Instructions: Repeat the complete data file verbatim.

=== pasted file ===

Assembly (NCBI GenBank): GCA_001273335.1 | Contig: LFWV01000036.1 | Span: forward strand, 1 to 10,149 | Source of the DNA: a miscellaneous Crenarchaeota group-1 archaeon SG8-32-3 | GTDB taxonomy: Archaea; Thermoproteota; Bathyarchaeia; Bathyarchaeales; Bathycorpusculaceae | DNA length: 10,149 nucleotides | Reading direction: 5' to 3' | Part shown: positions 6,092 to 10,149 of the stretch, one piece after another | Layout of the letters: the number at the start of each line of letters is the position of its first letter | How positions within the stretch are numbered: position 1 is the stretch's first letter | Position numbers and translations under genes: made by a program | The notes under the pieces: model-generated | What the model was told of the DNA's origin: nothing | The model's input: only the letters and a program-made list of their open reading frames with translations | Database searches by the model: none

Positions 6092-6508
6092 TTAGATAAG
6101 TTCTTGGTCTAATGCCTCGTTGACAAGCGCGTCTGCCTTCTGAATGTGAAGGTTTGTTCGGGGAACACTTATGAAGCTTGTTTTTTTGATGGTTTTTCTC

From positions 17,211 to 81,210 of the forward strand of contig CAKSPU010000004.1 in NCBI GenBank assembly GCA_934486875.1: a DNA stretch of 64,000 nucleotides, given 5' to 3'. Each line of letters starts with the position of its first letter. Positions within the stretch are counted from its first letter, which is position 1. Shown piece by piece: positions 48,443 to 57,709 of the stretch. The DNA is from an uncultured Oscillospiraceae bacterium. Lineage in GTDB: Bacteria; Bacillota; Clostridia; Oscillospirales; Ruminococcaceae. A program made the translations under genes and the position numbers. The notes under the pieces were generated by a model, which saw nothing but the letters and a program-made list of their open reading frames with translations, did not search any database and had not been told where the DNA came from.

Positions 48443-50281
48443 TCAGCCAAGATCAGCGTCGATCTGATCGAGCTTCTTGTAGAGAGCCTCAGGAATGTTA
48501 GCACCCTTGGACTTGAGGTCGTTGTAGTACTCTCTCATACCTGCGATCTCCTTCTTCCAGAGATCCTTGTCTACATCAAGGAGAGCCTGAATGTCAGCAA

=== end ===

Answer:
Assembly (NCBI GenBank): GCA_001273335.1 | Contig: LFWV01000036.1 | Span: forward strand, 1 to 10,149 | Source of the DNA: a miscellaneous Crenarchaeota group-1 archaeon SG8-32-3 | GTDB taxonomy: Archaea; Thermoproteota; Bathyarchaeia; Bathyarchaeales; Bathycorpusculaceae | DNA length: 10,149 nucleotides | Reading direction: 5' to 3' | Part shown: positions 6,092 to 10,149 of the stretch, one piece after another | Layout of the letters: the number at the start of each line of letters is the position of its first letter | How positions within the stretch are numbered: position 1 is the stretch's first letter | Position numbers and translations under genes: made by a program | The notes under the pieces: model-generated | What the model was told of the DNA's origin: nothing | The model's input: only the letters and a program-made list of their open reading frames with translations | Database searches by the model: none

Positions 6092-6508
6092 TTAGATAAG
6101 TTCTTGGTCTAATGCCTCGTTGACAAGCGCGTCTGCCTTCTGAATGTGAAGGTTTGTTCGGGGAACACTTATGAAGCTTGTTTTTTTGATGGTTTTTCTC

From positions 17,211 to 81,210 of the forward strand of contig CAKSPU010000004.1 in NCBI GenBank assembly GCA_934486875.1: a DNA stretch of 64,000 nucleotides, given 5' to 3'. Each line of letters starts with the position of its first letter. Positions within the stretch are counted from its first letter, which is position 1. Shown piece by piece: positions 48,443 to 57,709 of the stretch. The DNA is from an uncultured Oscillospiraceae bacterium. Lineage in GTDB: Bacteria; Bacillota; Clostridia; Oscillospirales; Ruminococcaceae. A program made the translations under genes and the position numbers. The notes under the pieces were generated by a model, which saw nothing but the letters and a program-made list of their open reading frames with translations, did not search any database and had not been told where the DNA came from.

Positions 48443-50281
48443 TCAGCCAAGATCAGCGTCGATCTGATCGAGCTTCTTGTAGAGAGCCTCAGGAATGTTA
48501 GCACCCTTGGACTTGAGGTCGTTGTAGTACTCTCTCATACCTGCGATCTCCTTCTTCCAGAGATCCTTGTCTACATCAAGGAGAGCCTGAATGTCAGCAA